5. The Left is bor­ing.

…we’ve lost our sense of humor and we need to be less bor­ing. We used to be fun­ny. The Left was fun­ny in the 60s, and then we got real­ly too damn seri­ous. I don’t think it did us any good.

6. Why don’t more of your films go after the real vil­lains — and I mean the REAL vil­lains?

Why aren’t you nam­ing names? Why don’t we have more doc­u­men­taries that are going after cor­po­ra­tions by name? Why don’t we have more doc­u­men­taries going after the Koch Broth­ers and nam­ing them by name?

7. I think it’s impor­tant to make your films per­son­al.

I don’t mean to put your­self nec­es­sar­i­ly in the film or in front of the cam­era. Some of you, the cam­era does not like you. Do not go in front of the cam­era. And I would count myself as one of those. … But peo­ple want to hear the voice of a per­son. The vast major­i­ty of these doc­u­men­tary films that have had the most suc­cess are the ones with a per­son­al voice.

8. Point your cam­eras at the cam­eras.

Show the peo­ple why the main­stream media isn’t telling them what is going on.      

9. Books and TV have non­fic­tion fig­ured out. Peo­ple love to watch Stew­art and Col­bert. Why don’t you make films that come from that same spir­it? 

Why would­n’t you want the same huge audi­ence they have? Why is it that the Amer­i­can audi­ence says, I love non­fic­tion books and I love non­fic­tion TV — but there’s no way you’re drag­ging me into a non­fic­tion movie! Yet, they want the truth AND they want to be enter­tained. Yes, repeat after me, they want to be enter­tained!

10. As much as pos­si­ble, try to film only the peo­ple who dis­agree with you.

That is what is real­ly inter­est­ing. We learn so much more by you train­ing your cam­era on the guy from Exxon or Gen­er­al Motors and get­ting him to just blab on.

11. The audi­ence is part of the film.

While you are film­ing a scene for your doc­u­men­tary, are you get­ting mad at what you are see­ing? Are you cry­ing? Are you crack­ing up so much that you are afraid that the micro­phone is going to pick it up? If that is hap­pen­ing while you are film­ing it, then there is a very good chance that’s how the audi­ence is going to respond, too. Trust that. You are the audi­ence, too.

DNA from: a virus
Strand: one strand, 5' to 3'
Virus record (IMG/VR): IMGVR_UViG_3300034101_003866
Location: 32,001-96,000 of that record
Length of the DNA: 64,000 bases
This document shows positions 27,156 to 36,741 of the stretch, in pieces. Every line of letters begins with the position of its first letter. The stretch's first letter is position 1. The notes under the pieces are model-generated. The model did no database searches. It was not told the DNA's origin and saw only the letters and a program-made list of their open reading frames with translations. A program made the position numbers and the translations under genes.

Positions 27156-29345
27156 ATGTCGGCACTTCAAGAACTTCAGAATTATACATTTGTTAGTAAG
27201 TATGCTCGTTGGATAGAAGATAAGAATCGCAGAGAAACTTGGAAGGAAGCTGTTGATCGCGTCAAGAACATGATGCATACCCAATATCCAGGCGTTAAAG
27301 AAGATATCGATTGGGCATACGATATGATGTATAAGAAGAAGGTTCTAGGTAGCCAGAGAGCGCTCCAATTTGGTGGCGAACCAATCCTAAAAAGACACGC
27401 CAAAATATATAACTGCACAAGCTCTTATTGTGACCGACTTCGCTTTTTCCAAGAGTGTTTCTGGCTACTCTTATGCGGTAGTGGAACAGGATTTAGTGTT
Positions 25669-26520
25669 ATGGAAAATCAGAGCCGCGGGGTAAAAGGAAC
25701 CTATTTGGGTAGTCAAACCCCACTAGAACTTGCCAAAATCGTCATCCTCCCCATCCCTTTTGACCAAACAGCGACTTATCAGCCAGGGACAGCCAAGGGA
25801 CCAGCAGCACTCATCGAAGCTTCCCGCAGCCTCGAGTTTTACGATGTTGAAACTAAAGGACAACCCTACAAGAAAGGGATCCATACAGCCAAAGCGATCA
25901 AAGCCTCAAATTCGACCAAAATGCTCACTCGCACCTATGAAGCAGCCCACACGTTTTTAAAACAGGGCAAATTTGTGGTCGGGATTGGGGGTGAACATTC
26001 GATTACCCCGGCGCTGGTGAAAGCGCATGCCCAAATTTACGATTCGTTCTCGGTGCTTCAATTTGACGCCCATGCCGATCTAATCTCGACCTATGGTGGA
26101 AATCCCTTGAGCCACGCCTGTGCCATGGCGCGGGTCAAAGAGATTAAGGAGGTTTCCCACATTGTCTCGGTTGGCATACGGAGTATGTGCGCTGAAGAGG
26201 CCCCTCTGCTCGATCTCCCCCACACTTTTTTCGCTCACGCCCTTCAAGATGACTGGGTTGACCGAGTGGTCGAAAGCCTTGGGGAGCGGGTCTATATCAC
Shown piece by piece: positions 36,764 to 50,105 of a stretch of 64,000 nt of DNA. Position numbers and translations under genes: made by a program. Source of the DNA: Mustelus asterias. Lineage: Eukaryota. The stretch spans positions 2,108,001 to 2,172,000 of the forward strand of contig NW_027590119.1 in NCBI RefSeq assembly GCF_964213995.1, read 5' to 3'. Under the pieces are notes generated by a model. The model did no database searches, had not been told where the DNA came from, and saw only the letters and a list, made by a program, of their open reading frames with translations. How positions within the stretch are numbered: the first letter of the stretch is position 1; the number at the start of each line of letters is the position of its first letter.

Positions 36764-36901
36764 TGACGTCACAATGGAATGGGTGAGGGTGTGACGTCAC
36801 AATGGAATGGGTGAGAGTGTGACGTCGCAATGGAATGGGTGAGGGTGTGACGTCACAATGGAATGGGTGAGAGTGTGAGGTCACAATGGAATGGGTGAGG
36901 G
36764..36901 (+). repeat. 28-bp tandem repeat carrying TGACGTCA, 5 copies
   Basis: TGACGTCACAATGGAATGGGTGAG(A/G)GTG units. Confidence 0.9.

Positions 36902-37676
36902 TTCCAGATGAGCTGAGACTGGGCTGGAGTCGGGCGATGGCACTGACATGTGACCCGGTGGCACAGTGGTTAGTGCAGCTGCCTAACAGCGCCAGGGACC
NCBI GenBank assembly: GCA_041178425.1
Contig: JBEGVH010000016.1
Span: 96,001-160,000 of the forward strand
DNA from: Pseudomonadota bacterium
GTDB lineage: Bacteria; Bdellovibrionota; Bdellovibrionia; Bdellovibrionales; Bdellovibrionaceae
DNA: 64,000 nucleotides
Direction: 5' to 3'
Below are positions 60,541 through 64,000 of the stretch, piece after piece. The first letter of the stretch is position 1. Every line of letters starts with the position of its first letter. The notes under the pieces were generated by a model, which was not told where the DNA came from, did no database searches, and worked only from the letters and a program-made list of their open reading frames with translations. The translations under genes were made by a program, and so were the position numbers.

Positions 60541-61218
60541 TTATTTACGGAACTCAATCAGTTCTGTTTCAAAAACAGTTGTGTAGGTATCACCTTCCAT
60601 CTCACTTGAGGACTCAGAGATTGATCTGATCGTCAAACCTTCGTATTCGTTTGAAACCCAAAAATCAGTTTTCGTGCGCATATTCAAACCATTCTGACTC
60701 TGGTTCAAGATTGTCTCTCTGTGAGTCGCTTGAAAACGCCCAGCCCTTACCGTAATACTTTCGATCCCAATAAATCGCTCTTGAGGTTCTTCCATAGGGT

12. Less is more. You already know that one.

Edit. Cut. Make it short­er. Say it with few­er words. Few­er scenes. Don’t think your shit smells like per­fume. It does­n’t.

13. Final­ly… Sound is more impor­tant than pic­ture.

Pay your sound woman or sound man the same as you pay the DP, espe­cial­ly now with doc­u­men­taries. Sound car­ries the sto­ry. It’s true in a fic­tion film, too.

So there you have it aspir­ing film­mak­ers. Should you to wish to gal­va­nize, polar­ize, move, and inspire your audi­ence as you tell them the truth (as you see it), you’d do well to take a few point­ers from Michael Moore. Polit­i­cal differences—and homi­ci­dal urges—aside, even par­tic­u­lar­ly right-lean­ing doc­u­men­tary direc­tors might con­sid­er tak­ing a few pages from Moore’s play­book. A few media per­son­al­i­ties, it seems, already have, at least when it comes to defin­ing their pur­pose. One last time, with feel­ing, for the TL;DR crowd: “Yes, repeat after me, [audi­ences] want to be enter­tained! If you can’t accept that you are an enter­tain­er with your truth, then please get out of the busi­ness.”

via Indiewire

Relat­ed Con­tent:

Michael Moore Tells Wis­con­sin Teach­ers “Amer­i­ca Isn’t Broke”

Bowl­ing for Columbine: It’s Online and 10 Years Lat­er the School Mas­sacres Con­tin­ue. Have You Had Enough?!

Josh Jones is a writer and musi­cian based in Durham, NC. Fol­low him at @jdmagness